Saturday, September 14, 2013
From a good article about a high school teacher: The Quote of the Day
The Levittown of my youth, and of Volpe’s early years teaching there, was the quintessential American suburb before the rise of video games, cable TV, the Internet. It had no Main Street or downtown, no culture, not a single thing of visual interest. As a teenager, I spent summer nights coasting around on my bicycle with friends, often well past midnight, miles in every direction. We told ourselves we were looking to meet girls, but I think we were trying to get somewhere that didn’t look like everywhere else. We were not coming back to this town, any of us, once we left.
Thursday, September 12, 2013
New York, New York: The East Side's Up & The Battery's Down
WHEN THE East Side IRT is running well, you can skip the number 6 downtown that pulls in just as you go through the turnstiles at 86th Street and go downstairs for a 4 or 5. Go to the back of the train, so you'll get a seat, and walk two cars down when you get out at Union Square.
When all is well, the number 6 that left before the one you passed up will pull in as you reach your boarding point,and when you get out at Bleecker Street or Astor Place your will be directly opposite the exit, with no steps wasted and no time lost waiting.
And when you thnk like this, you know you're a New Yorker.PS: On weekends, when the service is cr*p, you can now go upstais at Union Square and get a Citibike. Recommended this month. Ride to the bike station next to Lafayette and get a redeye ice coffee and a madeleine.
PPS: This app tells you where you want to be when you get off the subway.
Saturday, September 07, 2013
Does the NYPD Avoid Ticketing Illegal Parking in Bike Lanes?
THERE ARE sometimes so many delivery trucks, service trucks and limos parking in New York's bicycle lanes that it seems that way. And the NYPD is aggressive about ticketing cyclists (even hiding out of sight while watching the bike lanes) at the same time that one organization has worked out if a driver breaks the speed limit in Manhattan the odds are that he or she can go 37 years without getting a ticket.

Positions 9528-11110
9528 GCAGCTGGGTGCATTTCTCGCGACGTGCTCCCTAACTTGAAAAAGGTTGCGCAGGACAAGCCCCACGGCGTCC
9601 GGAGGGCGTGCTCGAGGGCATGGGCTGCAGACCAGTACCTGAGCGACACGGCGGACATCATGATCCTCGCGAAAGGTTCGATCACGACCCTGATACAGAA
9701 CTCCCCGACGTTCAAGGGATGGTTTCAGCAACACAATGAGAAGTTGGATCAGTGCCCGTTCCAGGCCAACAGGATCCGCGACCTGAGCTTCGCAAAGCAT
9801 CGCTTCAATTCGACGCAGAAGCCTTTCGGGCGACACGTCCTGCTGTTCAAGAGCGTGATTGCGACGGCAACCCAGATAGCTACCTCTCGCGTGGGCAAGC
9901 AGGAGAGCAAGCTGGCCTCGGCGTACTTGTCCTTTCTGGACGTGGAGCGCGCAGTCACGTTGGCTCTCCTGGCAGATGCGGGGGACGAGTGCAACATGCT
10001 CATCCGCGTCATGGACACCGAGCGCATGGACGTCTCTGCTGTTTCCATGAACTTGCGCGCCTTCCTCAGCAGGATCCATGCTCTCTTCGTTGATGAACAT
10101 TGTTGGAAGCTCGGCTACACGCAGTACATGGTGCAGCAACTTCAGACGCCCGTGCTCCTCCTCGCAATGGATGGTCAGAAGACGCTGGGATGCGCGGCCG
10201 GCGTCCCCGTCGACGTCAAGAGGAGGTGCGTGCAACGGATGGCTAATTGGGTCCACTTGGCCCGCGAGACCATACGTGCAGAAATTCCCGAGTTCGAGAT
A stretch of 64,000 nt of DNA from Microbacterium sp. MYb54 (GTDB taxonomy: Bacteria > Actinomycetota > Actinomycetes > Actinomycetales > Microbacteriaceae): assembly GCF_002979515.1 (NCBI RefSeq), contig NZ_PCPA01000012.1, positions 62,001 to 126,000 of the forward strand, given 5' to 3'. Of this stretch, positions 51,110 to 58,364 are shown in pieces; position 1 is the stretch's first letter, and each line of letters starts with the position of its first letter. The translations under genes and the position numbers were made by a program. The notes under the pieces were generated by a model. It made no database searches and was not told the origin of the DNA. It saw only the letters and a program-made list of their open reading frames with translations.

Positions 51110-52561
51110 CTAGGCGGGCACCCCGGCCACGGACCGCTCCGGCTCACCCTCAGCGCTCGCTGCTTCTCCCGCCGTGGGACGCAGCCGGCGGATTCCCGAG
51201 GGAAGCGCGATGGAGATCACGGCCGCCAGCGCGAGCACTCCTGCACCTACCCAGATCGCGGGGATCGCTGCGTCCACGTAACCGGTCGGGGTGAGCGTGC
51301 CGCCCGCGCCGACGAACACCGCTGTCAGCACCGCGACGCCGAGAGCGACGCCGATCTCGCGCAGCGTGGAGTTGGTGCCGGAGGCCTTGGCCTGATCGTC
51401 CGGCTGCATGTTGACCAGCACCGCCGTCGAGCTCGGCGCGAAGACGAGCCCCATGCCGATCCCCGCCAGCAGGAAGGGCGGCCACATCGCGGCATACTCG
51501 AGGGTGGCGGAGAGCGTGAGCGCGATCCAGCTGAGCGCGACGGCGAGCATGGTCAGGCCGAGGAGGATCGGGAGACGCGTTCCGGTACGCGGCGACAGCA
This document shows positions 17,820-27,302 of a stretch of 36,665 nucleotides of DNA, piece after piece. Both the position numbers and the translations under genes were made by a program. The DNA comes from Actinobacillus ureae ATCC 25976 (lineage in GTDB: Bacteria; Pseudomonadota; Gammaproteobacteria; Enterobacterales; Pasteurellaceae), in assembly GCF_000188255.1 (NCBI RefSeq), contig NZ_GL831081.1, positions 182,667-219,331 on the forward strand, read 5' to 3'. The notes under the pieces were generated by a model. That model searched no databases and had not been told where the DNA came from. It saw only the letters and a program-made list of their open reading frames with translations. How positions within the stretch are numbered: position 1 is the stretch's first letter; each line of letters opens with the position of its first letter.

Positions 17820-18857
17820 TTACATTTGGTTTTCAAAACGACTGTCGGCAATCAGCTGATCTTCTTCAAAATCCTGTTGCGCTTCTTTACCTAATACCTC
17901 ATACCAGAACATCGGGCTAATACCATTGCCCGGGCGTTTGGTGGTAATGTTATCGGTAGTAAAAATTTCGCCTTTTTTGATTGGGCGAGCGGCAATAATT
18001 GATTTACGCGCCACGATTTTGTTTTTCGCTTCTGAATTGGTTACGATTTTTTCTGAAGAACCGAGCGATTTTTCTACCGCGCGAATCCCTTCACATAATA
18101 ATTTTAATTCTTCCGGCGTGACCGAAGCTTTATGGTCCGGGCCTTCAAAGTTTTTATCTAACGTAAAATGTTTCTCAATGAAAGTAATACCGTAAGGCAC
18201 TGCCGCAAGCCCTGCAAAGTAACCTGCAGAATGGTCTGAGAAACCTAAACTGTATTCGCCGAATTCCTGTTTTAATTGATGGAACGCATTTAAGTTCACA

This UPS truck could have parked in the spaces on the other side of the street, where there was actually a parked police car (blocked from view by the van). Any New Yorker knows that the New York City police are fast and efficient at giving expensive parking tickets that raise a lot of money. Car 54 Where Are You?
Wednesday, September 04, 2013
A great @CitiBikeNYC ride on a great day
Start @ the Puck Building, up Lafayette, left on 9th St (Wanamaker Place), bear left @ 6th Ave onto Christopher (center lane, use the walk light), bear right @ 7th Ave onto West 4th, right on Bank, right on Waverly Place, left on 11th, left on Bleecker, return to Citibike @ Mercer & Bleecker.
Distance: 2.6 miles
Sunday, August 25, 2013
Unfortunately, this rings true
[MAYOR BLOOMBERG'S] legacy is one where only the voice of those with power matters, where someone like me starting out today has less of a chance than I once did to improve his/her life – Tony Glover
From the comments @ Poll Shows New Yorkers Are Deeply Conflicted Over Bloomberg’s Legacy
Friday, August 23, 2013
You think New York's decreasing diversity happened by chance?
MAYOR BLOOMBERG calls New York City a "luxury product" worth paying for, according to the New York Times.
Also see Ginia Bellefante, A Mayor Who Puts Wall Street First, New York Times, August 16, 2013.From the Bellefante article:
To the graduate of the Rhode Island School of Design who can create $13,000 copper bathtubs (of the kind the mayor recently imported from France for his home) or cerused cocktail tables commissioned by uptown decorators, New York is an increasingly hospitable place. If what you make is more pedestrian, Stella D’oro cookies once sold in places like Key Food, instead of $6-a-piece shortbread of the type you might find at Chelsea Market, the mayor’s subliminal message winnows down to this: “Good luck, and send us a postcard from Ohio.”Both articles were in the New York Times retrospective, The Bloomberg Years.
Man Bites Dog - Nicolai Ouroussoff and I completely agree!
Like most fairy tales New York’s embrace of architecture has a dark side. If many of these shows pointed up our rich architectural past, they also served to remind us that the majority of today’s projects serve the interests of a small elite. And this trend is not likely to change any time soon. The slow death of the urban middle class, the rise of architecture as a marketing tool, the overweening influence of developers — all have helped to narrow architecture’s social reach just as it begins to recapture the public imagination. From this perspective the wave of gorgeous new buildings can be read as a mere cultural diversion.
To date, there is little sign that intelligent design will play a major role in any of those projects. On the contrary, every revision heightens our creeping awareness that when serious money is at stake, business will be as usual.
Nicolai Ouroussoff, "Manhattan’s Year of
Building Furiously," New York Times,
December 23, 2007